13"Dynasty of Evil"TBATBAUNAIRED
A feud between homesteaders and a cattle baron entangles the Beaudines. Guest starring Howard Duff, Gary Graham, David Ladd, Joan Prather, and Robert J. Wilke.[14]
14"The Seminole Negro Indian Scouts"TBATBAUNAIRED
The Beaudines help Black Seminole Scouts under attack from a racist sheriff. Guest starring Henry Brown, Hal Miller, Bill Overton, Stack Pierce, and Bill Williams.[14]
15"Incident at Drucker's Tavern"TBATBAUNAIRED
The Beaudines are stranded in a town where a gambler and his pregnant wife are hiding from the father of a man killed by the gambler. Guest starring Julie Cobb, Scott Hylands, and Morgan Woodward.[14]

Background and productionEdit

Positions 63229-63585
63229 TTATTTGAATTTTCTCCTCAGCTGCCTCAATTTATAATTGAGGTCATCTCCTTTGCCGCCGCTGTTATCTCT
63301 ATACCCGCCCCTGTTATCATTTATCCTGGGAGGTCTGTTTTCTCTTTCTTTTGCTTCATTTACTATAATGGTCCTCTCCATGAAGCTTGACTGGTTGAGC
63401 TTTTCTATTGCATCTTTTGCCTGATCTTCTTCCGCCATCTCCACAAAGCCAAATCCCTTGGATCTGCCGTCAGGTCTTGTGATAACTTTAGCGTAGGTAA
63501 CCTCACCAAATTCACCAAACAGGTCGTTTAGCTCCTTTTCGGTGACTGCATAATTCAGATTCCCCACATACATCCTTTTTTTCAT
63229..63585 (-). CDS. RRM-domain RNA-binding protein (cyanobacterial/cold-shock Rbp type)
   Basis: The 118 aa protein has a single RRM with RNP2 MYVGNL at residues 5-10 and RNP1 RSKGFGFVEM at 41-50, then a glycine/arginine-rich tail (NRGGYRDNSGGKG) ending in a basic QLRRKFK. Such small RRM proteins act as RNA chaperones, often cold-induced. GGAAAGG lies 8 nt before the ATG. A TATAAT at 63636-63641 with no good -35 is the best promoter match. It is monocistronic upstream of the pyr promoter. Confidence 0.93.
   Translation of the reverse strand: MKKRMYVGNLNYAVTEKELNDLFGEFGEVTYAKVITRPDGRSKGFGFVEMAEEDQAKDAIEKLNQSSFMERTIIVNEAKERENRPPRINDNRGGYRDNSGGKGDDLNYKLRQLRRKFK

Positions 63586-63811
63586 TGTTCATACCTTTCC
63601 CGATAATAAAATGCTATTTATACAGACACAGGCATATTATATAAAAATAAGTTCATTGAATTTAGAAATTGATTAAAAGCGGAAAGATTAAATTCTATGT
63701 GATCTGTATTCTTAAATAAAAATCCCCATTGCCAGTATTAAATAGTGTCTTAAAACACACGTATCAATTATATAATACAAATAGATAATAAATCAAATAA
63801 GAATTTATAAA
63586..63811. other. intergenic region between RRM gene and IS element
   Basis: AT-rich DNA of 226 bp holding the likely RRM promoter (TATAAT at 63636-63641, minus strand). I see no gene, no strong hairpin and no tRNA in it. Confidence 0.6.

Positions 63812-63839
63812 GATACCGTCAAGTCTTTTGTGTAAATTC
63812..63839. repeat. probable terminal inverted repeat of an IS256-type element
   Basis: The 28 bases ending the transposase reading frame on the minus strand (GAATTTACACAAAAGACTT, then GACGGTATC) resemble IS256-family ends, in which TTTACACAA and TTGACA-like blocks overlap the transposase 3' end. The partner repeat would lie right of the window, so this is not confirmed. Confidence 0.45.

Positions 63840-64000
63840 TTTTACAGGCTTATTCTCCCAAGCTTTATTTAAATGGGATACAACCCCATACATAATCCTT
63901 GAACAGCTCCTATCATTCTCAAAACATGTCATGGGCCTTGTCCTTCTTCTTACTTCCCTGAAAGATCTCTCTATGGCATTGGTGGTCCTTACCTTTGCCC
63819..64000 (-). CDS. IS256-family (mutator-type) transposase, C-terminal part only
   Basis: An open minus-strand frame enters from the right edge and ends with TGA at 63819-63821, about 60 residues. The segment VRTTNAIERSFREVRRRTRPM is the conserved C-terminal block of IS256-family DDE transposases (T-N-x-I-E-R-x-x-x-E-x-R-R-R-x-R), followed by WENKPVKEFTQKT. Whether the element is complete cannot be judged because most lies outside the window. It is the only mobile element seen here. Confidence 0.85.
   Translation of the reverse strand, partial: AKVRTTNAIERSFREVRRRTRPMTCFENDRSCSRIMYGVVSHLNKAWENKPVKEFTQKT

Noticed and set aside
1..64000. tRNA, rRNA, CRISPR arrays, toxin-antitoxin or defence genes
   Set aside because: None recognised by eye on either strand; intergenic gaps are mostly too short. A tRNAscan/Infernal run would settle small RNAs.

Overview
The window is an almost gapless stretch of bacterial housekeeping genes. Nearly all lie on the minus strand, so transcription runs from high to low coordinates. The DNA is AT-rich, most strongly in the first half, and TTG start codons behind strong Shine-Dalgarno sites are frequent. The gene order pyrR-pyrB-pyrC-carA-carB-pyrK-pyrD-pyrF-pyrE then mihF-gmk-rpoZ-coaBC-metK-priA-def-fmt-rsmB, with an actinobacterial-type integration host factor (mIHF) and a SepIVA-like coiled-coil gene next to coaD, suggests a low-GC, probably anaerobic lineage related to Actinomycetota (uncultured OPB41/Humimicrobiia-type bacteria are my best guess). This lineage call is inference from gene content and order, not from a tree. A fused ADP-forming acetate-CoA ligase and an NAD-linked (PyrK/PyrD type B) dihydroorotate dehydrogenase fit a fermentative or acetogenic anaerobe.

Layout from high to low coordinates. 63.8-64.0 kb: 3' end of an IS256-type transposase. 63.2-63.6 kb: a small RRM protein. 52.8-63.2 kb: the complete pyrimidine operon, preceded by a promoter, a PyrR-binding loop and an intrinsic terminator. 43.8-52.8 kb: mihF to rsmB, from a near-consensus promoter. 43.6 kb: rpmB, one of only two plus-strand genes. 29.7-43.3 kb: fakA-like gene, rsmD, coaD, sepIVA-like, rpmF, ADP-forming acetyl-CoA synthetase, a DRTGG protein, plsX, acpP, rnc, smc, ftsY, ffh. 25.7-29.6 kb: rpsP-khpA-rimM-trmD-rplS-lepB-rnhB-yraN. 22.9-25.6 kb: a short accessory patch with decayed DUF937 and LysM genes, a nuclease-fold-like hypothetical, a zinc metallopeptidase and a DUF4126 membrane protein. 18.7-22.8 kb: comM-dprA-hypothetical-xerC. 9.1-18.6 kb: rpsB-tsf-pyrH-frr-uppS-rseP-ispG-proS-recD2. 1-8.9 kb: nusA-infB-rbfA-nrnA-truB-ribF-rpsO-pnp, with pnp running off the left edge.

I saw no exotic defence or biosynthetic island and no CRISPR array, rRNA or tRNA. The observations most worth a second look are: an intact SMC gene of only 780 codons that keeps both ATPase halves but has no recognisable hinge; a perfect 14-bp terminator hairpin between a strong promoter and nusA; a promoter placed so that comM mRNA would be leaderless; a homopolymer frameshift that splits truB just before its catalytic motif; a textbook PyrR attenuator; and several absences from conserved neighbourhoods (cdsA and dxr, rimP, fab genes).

The series was created by Tracy Keenan Wynn,[30] son of Keenan Wynn, who also made two appearances on the series. David Gerber served as the executive producer. Gerber intended to duplicate the "gritty realism, ... attention to detail, character and authenticity" of Police Story in the first prime time western since the end of Gunsmoke.[16] It was the only western scheduled for the upcoming fall 1976 television season.[10]


Much of the filming was in Arizona.


Consistently low ratings,[31][32] coupled with the fact that Westerns had fallen out of favor with networks and audiences, contributed to the demise of the series. NBC confirmed reports that The Quest had been canceled during its first season on December 7, 1976,[33][34] and the final episode aired on December 29, 1976. Four of the fifteen episodes produced never aired in the US.


Home mediaEdit

While the entire series has not been released on DVD, a two-part episode, "The Longest Drive", was released on Region 1 DVD by Sony Pictures Home Entertainment in 2005.[35] The television film which served as the series' pilot episode was also released on DVD by Sony in 2011.[36]